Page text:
Here, the State asserts that there were three separate factual acts which could support separate convictions for armed burglary with an assault or battery, aggravated assault with a firearm, and aggravated battery with a firearm. However, from our review of the record, it appears that the aggravated assault and aggravated battery offenses charged in Counts 4 and 5 were the only assault and battery offenses committed while the armed burglary was in progress. Although shots were fired by Hankins while he was outside the house before the burglary was committed, those shots formed the basis for the attempted first-degree murder with a firearm charge, which was alleged in Count 1.

Regarding the second prong, a double jeopardy violation is fundamental error, which is per se harmful and can be corrected without a showing of prejudice. Johnson v. State, 460 So.2d 954, 958 (Fla. 5th DCA 1984), approved, 483 So.2d 420 (Fla.1986). In response to the petition, the State argues that there is no prejudice from this double jeopardy violation because Hankins received life sentences for the attempted first-degree murder and armed burglary convictions. Appellate counsel should raise on appeal all double jeopardy violations that result in improper convictions, even if they do not result in a reduction of the overall sentence. The failure of appellate counsel to raise this double jeopardy issue undermines confidence in the correctness of the result on appeal. See Johnson v. Wainwright, 463 So.2d 207 (Fla.1985).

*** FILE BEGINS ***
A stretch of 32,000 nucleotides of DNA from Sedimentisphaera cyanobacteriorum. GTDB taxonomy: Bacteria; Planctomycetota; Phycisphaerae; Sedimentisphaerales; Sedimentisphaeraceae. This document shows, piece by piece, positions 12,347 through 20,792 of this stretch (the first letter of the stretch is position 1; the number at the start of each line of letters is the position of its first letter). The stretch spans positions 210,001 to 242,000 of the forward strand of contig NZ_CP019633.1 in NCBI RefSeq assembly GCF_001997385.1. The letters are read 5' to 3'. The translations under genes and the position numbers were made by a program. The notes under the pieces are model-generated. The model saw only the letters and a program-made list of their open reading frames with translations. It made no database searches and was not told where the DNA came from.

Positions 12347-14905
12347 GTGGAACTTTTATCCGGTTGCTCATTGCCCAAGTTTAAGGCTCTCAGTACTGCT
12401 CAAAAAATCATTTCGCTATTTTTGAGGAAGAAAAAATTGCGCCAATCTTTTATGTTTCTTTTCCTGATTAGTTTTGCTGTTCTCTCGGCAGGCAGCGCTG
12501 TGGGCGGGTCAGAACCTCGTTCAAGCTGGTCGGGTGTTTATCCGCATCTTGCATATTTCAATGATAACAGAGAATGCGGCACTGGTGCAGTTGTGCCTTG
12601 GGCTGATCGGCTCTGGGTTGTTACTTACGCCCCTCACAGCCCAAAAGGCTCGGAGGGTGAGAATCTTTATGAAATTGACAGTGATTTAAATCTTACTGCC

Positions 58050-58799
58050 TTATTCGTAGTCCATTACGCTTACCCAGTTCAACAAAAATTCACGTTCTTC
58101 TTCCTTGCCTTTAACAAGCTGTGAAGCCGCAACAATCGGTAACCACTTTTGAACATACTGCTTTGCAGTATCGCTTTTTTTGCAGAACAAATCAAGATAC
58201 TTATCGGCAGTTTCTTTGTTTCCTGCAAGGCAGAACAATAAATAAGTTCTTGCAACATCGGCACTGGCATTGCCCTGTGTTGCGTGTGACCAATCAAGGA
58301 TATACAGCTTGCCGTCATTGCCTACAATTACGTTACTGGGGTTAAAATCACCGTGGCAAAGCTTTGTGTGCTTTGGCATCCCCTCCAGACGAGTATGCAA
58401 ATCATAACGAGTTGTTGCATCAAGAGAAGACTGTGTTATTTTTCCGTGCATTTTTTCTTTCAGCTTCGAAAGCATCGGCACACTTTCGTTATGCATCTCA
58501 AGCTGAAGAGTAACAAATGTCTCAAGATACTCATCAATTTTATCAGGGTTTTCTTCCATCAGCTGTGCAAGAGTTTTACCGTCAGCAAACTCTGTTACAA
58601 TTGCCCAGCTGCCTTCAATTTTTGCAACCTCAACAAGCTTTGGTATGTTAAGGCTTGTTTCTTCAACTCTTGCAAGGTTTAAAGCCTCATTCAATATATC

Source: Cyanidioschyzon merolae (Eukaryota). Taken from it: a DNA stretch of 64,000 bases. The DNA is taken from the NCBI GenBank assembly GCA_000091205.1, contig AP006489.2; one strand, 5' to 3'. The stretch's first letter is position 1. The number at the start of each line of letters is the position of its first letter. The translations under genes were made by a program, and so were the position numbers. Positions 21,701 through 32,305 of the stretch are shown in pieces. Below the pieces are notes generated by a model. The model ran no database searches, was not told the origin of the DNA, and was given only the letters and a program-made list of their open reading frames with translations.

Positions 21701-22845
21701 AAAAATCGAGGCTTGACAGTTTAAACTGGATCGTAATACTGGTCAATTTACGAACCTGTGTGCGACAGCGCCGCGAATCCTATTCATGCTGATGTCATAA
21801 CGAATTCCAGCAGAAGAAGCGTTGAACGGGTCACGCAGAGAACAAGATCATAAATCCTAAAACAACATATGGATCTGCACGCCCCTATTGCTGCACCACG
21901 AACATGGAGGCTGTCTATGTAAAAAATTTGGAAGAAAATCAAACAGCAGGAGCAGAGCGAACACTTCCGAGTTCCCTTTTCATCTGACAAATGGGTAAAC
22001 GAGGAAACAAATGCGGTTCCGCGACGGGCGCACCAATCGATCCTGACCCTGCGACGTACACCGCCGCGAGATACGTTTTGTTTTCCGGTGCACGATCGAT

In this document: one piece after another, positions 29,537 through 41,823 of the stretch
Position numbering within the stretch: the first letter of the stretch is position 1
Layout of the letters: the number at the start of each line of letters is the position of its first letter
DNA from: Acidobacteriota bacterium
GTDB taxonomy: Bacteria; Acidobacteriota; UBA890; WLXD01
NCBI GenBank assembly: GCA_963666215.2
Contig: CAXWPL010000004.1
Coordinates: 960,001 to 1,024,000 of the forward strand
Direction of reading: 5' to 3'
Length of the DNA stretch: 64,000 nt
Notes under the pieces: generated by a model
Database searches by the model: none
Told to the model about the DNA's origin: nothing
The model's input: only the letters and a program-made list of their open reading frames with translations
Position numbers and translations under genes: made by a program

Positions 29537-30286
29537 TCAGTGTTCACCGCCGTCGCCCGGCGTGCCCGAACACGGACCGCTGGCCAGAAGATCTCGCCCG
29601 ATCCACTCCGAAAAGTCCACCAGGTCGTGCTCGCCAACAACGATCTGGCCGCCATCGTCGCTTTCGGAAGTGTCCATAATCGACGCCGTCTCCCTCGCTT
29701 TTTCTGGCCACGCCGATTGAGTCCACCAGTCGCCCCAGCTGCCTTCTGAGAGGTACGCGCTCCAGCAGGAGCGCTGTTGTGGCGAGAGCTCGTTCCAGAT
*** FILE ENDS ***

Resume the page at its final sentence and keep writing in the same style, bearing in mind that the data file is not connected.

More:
Because a double jeopardy analysis involves both a statutory analysis as well as a factual review of the record, we will allow Hankins another appeal, so this double jeopardy issue can be fully briefed by appellate counsel. We grant the petition and instruct the trial court to appoint, within thirty days from the issuance of the mandate, appellate counsel to file a brief limited to the double jeopardy issue outlined above. Within thirty days from the date of the appointment, appellate counsel shall file a new notice of appeal and reference this opinion in the notice of appeal.

PETITION GRANTED with Instructions.

FOOTNOTES

1.  Hankins v. State, 70 So.3d 601 (Fla. 5th DCA 2011).

PER CURIAM.

PALMER, BERGER, and WALLIS, JJ., concur.